4th November 2014



 Issue No.  2014/17




You may remember our Information Update 2014/09 (29th May 2014) when the European Court of Justice (ECJ) had just decided that, where the amount of commission is fixed in the employment contract, payment for annual leave must include an element for commission.

The issue now before the UK courts is whether non-contractual overtime should be included in the calculation of holiday pay.  In this case, the employees were required to work overtime, but their employer was not obliged to offer overtime as a minimum.  In other-words, the overtime was not guaranteed as part of normal remuneration. 

The Employment Appeal Tribunal has delivered its Judgment this morning and held that:

  • Article 7 of the Directive provides for non-guaranteed overtime to be reckoned as part of normal remuneration when calculating holiday pay; and it is possible for the Working Time Regulations to be construed so as to conform.

However, please note that this only applies to the basic 4 weeks’ leave granted under the Working Time Directive (Regulation 13 of the Working Time Regulations), NOT the additional 1.6 weeks under regulation 13A of the Working Time Regulations.

It is envisaged that there may be a floodgate of claims from workers seeking to recover the series of underpayments to their previous holiday pay payments but claims for arrears of holiday pay will be out of time if there has been a break of more than three months between successive underpayments (subject to the reasonable practicability test).

The Employment Appeal Tribunal refused to grant a reference to the Court of Justice of the European Union, but gave permission to appeal to the Court of Appeal.

Following this morning's ruling, Business Secretary Vince Cable has announced he is setting up a new task force to assess the impact of the ruling.

In light of the above and the fact that this decision may be appealed, you should maintain your current approach to calculating holiday pay until all practical ramifications are understood and any appeals have been concluded.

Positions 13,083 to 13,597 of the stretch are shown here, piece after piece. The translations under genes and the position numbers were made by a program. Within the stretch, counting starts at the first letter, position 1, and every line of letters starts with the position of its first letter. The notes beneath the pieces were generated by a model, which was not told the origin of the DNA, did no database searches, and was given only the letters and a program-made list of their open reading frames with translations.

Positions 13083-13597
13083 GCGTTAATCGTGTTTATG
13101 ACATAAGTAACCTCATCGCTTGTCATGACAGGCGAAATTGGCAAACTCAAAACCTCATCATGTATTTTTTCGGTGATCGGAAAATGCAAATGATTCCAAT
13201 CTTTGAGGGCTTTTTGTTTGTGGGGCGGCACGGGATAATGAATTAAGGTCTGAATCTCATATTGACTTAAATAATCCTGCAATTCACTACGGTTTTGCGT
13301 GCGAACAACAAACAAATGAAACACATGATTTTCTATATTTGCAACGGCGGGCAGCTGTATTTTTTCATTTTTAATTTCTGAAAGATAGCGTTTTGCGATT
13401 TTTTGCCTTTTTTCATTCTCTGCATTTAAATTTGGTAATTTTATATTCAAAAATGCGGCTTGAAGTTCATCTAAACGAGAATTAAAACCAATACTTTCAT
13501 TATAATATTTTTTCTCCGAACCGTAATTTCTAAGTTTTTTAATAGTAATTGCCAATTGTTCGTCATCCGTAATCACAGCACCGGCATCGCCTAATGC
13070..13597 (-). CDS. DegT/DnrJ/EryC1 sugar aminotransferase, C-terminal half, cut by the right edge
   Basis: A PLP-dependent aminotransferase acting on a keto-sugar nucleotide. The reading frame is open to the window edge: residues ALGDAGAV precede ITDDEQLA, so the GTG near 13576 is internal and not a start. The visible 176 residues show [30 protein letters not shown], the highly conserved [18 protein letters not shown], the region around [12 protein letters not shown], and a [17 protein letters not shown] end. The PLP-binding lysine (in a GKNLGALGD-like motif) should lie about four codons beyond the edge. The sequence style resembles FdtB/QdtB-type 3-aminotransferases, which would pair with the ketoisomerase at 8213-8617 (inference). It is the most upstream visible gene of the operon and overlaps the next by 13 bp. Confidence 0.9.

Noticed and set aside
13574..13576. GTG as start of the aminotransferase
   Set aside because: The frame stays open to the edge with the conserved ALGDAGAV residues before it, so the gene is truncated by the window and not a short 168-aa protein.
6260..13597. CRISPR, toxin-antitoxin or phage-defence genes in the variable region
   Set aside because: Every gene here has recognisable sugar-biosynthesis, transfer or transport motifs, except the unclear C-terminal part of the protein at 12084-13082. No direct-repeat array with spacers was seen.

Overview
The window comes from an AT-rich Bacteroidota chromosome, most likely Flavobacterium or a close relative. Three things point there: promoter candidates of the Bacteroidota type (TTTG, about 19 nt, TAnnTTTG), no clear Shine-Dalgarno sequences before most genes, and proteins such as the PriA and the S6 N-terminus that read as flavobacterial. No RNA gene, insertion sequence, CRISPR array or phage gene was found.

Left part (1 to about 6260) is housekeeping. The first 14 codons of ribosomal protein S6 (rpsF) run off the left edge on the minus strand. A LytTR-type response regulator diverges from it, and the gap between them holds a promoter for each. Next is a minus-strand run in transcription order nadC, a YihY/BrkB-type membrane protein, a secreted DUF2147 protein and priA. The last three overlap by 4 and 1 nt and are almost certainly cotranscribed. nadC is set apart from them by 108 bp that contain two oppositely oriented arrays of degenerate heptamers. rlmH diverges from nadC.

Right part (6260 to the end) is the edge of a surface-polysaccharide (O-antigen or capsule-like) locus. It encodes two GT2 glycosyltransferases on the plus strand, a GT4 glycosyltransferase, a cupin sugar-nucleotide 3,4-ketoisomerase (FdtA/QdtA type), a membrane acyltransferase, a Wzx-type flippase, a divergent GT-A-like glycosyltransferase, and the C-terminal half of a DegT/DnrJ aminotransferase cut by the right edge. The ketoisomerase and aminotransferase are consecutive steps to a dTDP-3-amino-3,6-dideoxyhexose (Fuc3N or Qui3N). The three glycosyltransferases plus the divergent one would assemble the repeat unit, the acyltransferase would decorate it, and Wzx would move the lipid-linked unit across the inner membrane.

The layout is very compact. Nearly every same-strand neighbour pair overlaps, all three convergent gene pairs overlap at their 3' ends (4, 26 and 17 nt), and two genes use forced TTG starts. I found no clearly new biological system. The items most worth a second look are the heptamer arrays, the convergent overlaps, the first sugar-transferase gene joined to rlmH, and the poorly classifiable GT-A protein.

In the meantime, make a note of any employee’s request for either holiday pay to include overtime or any underpayment from previous holiday pay and explain that you will act appropriately, once the legal position has been definitively determined.

However, you should budget accordingly, in case any subsequent appeal fails and this Judgment stands resulting in you having to pay increased holiday pay (and/or possible claims in respect of previous underpaid holiday pay). 

You might also want to review your current resources and investigate whether you could restructure as to avoid overtime being worked in the future.

We will keep you updated on this rather important subject. We anticipate a significant number of legal commentaries being published in the next few days. Interestingly, already one commentator has focused on the term ‘non-guaranteed overtime’, which this case considered, drawing  a distinction between voluntary overtime:    Non-guaranteed overtime” is overtime which an employee is obliged to work if requested to do, but which the employer is not obliged to offer.  This is different from “voluntary overtime”, which the employer is not required to offer and which the employee, if offered, is not obliged to work.   Wonder when we can expect case law to determine this point?

AArrgghh!!!  The Holiday Pay nightmare continues!!!





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